Disaster in the Desert


Late September sees Darwin heading into the ‘build up’ a time of brutal humidity and heavy cloud cover, without any rain to bring relief.

It was during this period last year that Federal Health Minister Tony Abbott hit town on one of the fly-in/fly-out visits that so fail to impress Top Enders with their Canberra-based guardians. The Minister was in Darwin to launch Sniffing and the Brain, an education kit designed to warn Indigenous communities of the dangers of petrol sniffing.

During the formalities, Abbott was kind enough to describe Aboriginal people as ‘an asset to be cherished.’ He then launched into an attack remarkable for its callousness. The Minister said there was a ‘crisis of authority’ in communities that allowed their children to sniff petrol. ‘Why don’t communities take it into their own hands to do what they can to stop their young people engaging in this self-destructive behaviour?’ he asked.

A 2004 evaluation of the Comgas Scheme a Federal Government initiative that provided subsidies on ‘unsniffable’ Avgas to a small number of communities tells a different story. (In 2005 Avgas was replaced by Opal, and the initiative renamed the Petrol Sniffing Prevention Program.)

The Comgas evaluation team visited a remote community where sniffers and non-sniffers alike supported the decision to introduce BP’s unleaded Opal fuel, which has such a low aromatic content that it cannot produce a sniffer’s ‘high’.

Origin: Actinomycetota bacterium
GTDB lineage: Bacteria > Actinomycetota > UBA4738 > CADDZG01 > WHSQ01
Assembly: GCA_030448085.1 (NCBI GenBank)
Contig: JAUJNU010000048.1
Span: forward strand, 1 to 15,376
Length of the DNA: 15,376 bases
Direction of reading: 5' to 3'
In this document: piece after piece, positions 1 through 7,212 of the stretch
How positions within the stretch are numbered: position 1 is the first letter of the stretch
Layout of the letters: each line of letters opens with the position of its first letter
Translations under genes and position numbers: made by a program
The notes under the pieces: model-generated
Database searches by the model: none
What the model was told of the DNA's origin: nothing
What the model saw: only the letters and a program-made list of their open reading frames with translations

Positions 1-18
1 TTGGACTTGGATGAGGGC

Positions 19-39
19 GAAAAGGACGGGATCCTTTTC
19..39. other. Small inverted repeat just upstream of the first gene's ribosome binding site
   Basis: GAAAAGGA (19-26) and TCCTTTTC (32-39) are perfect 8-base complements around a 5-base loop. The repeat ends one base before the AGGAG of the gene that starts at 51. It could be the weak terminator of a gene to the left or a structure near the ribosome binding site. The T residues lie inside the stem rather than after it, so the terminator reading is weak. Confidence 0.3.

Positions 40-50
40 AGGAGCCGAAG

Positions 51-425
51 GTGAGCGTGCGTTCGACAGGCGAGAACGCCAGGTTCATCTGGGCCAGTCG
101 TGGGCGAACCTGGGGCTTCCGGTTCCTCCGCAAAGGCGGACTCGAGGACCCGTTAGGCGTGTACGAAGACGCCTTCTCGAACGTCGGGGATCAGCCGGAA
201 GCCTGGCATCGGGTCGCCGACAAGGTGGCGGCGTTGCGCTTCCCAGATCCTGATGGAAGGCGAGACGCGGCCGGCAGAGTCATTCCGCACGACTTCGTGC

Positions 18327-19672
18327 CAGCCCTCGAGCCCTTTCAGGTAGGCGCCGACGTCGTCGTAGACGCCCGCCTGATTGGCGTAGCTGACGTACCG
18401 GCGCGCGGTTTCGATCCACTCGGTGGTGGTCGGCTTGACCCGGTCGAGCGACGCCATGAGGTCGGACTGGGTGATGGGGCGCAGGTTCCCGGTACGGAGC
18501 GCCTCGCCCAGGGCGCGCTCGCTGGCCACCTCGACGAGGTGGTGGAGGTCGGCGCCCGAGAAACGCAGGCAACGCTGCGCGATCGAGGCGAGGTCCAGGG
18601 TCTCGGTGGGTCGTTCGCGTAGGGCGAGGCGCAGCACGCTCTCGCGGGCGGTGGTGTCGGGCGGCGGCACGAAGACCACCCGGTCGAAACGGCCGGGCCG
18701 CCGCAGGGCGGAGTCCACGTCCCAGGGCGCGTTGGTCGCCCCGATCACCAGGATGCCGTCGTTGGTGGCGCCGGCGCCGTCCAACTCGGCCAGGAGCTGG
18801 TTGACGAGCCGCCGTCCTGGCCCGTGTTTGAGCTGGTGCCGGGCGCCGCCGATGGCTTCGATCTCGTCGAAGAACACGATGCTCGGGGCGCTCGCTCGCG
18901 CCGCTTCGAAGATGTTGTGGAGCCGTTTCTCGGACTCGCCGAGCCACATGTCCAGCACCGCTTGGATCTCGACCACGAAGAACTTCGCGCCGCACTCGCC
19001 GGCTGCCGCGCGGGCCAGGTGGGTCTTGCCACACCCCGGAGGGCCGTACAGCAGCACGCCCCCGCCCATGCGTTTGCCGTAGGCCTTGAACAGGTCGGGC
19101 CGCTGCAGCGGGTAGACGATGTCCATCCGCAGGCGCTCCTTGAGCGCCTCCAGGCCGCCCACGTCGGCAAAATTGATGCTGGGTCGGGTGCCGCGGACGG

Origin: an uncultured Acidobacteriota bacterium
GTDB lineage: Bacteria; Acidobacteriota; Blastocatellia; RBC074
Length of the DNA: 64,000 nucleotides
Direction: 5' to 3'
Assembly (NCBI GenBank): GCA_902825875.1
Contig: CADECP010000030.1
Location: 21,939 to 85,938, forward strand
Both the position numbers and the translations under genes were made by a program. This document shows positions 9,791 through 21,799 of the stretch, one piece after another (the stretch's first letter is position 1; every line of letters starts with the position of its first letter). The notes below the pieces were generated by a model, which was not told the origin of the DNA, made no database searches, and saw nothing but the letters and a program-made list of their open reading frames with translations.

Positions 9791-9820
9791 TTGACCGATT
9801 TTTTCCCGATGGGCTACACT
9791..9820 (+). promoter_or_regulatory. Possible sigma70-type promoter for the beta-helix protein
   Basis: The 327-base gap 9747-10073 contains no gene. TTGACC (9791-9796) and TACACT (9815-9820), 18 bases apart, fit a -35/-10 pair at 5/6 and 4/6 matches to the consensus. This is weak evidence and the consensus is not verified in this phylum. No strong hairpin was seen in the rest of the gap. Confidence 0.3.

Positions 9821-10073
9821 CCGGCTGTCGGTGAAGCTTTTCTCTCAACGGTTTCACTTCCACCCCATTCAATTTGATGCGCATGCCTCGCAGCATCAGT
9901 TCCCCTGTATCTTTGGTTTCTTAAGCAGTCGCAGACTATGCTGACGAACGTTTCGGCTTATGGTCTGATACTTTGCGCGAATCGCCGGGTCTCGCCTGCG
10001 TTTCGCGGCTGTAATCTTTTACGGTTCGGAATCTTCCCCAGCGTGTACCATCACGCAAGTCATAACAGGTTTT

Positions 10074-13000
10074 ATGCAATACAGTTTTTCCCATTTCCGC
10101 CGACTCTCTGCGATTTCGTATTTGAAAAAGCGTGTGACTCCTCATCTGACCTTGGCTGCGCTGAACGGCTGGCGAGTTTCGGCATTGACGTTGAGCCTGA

‘Everyone was informed of the decision at a community meeting,’ the evaluation noted. ‘Following the meeting, the petrol sniffers went out bush, lit a big fire and burnt all their cans and supplies of fuel. This gave the community members a sense of power, and showed that they did not accept petrol-sniffing.’

At a second community, the team talked to members of the night patrols where community members do display the courage to take petrol off the sniffers. ‘We talk to them, tell them it will kill them. They might stop then.’ The team also documented the widespread practice of taking kids ‘out bush’ and teaching them to hunt, fish and live off the land using traps and snares.

These are surely examples of communities doing what Abbott was asking for.

Under the Petrol Sniffing Prevention Program, the Federal Government subsidises the sale of Opal fuel to the tune of 27 cents per litre but only in select remote communities, and a single service station in Alice Springs.

In a 2005 inquiry into petrol sniffing deaths, Northern Territory Coroner Greg Cavanagh said: ‘Words of advice [have been]proffered [from]thousands of kilometres away from the problem centres for many years, without any apparent beneficial changes.’ Cavanagh called on the Federal Government to ‘support the universal roll-out of Opal fuel across the entire Central Desert region’, and concluded that, ‘It is simplistic in the extreme to suggest that the answer to the problems of petrol-sniffing is for the addicts and their communities to help themselves.’

The economic advantages of a comprehensive roll-out of the unsniffable fuel were highlighted by a detailed cost-benefit analysis released in Sydney last week. The Access Economics study was commissioned by the Opal Alliance a group comprising Vicki Gillick from the Ngaanyatjarra Pitjantjatjara Yankunytjatjara (NPY) Women’s Council, Blair McFarland and Tristan Ray from the Alice Springs-based CAYLUS youth service, and Bruce Morris from the GPT property group.